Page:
When the Latinx band Los Crudos exploded onto the Chicago punk scene in 1991, they created a unique sound that would garner them fans all over the Americas. The hardcore punk group’s unapologetic harsh and gritty lyrics set them apart as a premiere political Latinx band, detailing the realities of violence and immigration struggles in their communities in the United States and abroad. After more than twenty years of not performing with the breakthrough band, Martin Sorrondeguy, the band’s vocalist, is still as punk as ever.
“I still go to basement shows and I’m still pissed off,” he told Remezcla, with a laugh. “I never left that. I don’t do many lectures in universities. I see that they invite a lot of scholars who study punk but often they don’t invite punks…If I get invited, I’m glad and honored and I do my best to give a true sort of representation of what punk is. I also don’t have a problem with challenging these ‘punk scholars’ because I think sometimes they’re wrong and need to be challenged before it gets written down in their books.”
Los Crudos were not a band that relied on political performance; the band’s distinctly anti-authoritarian sound was influenced by troubling political events south of the border. As a child of Uruguayan immigrants, Sorrondeguy knew directly about the social unrest created by the dictatorship in his parents’ home country. He channeled this into writing material for Los Crudos, prompting discussions about the fight for democracy elsewhere on the planet. “It was one thing to write a song about El Salvador from a U.S. perspective—and that was cool, I think there were some great bands who did good stuff—but when you have people coming from certain places and have dealt with these ugly realities and they go writing songs, then it’s a little different. It got to a point where we needed to write our own songs about these things that were important to us.”
While the military dictatorship of Uruguay came to an end in 1983, the band’s front man argues that the songs that were a result of that troubling time in Latin American history is still pertinent in the millennium. “The thing about the lyrics that we wrote 25 years ago is that they are completely relevant today. For me it’s not hard to scream these lyrics and still feel very strongly about them. It’s all still happening. The U.S. is very anti-Latinx and the world is very anti-immigrant, and that also includes us.”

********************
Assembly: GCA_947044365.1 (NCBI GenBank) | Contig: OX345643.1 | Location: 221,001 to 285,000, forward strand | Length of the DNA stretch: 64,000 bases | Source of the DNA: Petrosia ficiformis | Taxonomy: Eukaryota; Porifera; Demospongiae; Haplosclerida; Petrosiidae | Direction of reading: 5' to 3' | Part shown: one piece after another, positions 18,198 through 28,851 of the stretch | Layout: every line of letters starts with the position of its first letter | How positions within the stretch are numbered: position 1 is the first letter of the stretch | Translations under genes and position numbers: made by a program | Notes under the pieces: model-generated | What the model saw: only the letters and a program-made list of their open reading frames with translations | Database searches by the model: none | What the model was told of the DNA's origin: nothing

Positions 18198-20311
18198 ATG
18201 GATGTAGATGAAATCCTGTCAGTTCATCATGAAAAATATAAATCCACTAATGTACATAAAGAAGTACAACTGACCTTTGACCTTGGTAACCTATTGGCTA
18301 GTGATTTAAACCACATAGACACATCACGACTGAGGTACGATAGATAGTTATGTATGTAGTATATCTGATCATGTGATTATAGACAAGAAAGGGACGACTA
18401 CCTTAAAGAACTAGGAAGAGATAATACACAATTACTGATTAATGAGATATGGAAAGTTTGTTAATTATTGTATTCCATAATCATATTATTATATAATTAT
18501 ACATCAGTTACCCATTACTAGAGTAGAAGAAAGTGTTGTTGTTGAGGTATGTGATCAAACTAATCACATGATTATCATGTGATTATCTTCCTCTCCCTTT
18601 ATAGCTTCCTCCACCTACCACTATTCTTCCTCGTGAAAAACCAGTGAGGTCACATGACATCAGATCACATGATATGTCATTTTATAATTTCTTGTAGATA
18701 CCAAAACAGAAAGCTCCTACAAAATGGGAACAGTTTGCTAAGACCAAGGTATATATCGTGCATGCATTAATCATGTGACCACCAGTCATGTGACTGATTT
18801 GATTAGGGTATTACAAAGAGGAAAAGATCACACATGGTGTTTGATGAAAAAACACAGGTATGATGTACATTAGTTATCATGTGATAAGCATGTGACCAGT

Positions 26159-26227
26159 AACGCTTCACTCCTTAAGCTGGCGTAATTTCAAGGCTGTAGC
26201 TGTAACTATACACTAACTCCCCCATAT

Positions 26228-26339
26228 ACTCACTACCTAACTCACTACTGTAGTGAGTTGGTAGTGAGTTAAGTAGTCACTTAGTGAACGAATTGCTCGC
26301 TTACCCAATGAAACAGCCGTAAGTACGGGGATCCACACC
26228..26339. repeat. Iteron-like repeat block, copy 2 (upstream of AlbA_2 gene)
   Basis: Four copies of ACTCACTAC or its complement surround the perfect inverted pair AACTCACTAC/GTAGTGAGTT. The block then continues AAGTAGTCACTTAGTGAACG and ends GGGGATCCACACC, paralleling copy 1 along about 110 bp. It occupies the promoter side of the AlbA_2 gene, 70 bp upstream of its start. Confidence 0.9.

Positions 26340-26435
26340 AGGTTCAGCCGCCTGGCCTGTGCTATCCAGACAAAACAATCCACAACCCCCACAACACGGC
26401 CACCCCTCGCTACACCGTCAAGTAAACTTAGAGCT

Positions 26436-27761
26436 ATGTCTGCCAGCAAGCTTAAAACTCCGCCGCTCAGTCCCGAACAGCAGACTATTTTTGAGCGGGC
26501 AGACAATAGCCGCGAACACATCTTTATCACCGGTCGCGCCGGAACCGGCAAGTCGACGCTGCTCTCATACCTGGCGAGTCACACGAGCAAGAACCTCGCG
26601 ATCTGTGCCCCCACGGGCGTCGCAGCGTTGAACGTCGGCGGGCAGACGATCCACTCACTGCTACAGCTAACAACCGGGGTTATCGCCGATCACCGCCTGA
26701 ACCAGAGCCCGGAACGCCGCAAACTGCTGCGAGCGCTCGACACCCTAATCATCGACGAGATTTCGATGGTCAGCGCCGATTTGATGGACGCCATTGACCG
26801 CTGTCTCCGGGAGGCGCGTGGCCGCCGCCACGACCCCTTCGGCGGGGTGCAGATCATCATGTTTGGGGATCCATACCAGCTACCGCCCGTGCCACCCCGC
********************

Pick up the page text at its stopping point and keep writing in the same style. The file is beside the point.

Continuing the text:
It’s this dedication to originality that Sorrondeguy wants to maintain in punk, rather than political posturing in order to be perceived as radical by the punk audience. “I want to see some totally freaky queer person doing something that has nothing to do with queerness as political…I’m curious about what people bring to punk or take or give to punk. I get bored easily when bands do the same thing over and over and over. I think kids are afraid to take risks, to look different from their peers and their scenes. When they step outside of their peers and scenes, te critican, but si te están criticando, maybe you’re doing something f*cking cool, you know? I said to people in the past who have interviewed me that I don’t believe all bands should tell me all their politics, after which they tell me, ‘But that’s what you do!’ Yeah, that’s what I do and what I have done, I don’t expect everybody to follow in my footsteps.”
Sorrondeguy’s openness about his queer identity has challenged the aversion to queerness in the punk scene, particularly in the evolution of the genre in Chicago. In 2010, black and brown punk show (lovingly nicknamed B&B), a DIY concert dedicated to showcasing punk talent from people of color who were marginalized in the city’s predominately white punk spaces, was on the city’s south side. The show, conceptualized and hosted by black punk veteran Monika Estrella Negra, created workshops for deconstructing anti-blackness, machismo, xenophobia, state-sanctioned violence, and very explicitly provided a safe space for queer folks who were constant targets of disparaging attitudes and comments about their identities. The movement’s last show in 2015 was organized around the reunion of Los Crudos, a farewell to the space that created a new haven for the city’s black and brown queercore punk rock scene.
“Over the years, there has been a much larger presence of queer punk and people coming out or being more visible. I’ve seen that there’s a lot more trans kids that are part of the scene and I think that’s amazing. You wouldn’t see that sort of thing in a hardcore punk setting 15 or 20 years ago. People were so afraid because punk and hardcore had a very macho exterior, and to a certain degree I get it, because you have to fight a lot, to be always ready to battle. Because you were a weirdo y la gente te veía raro and they would f*ck with you, ” he explains. “You’re fighting to create your own space within punk, to say, ‘I like punk too and I like to suck dick—that’s who I am—and I don’t give a f*ck if you don’t like it.’ That’s the true spirit of punk, to challenge within it, especially once it became more codified and [adopted] more rules. We need the rule breakers.”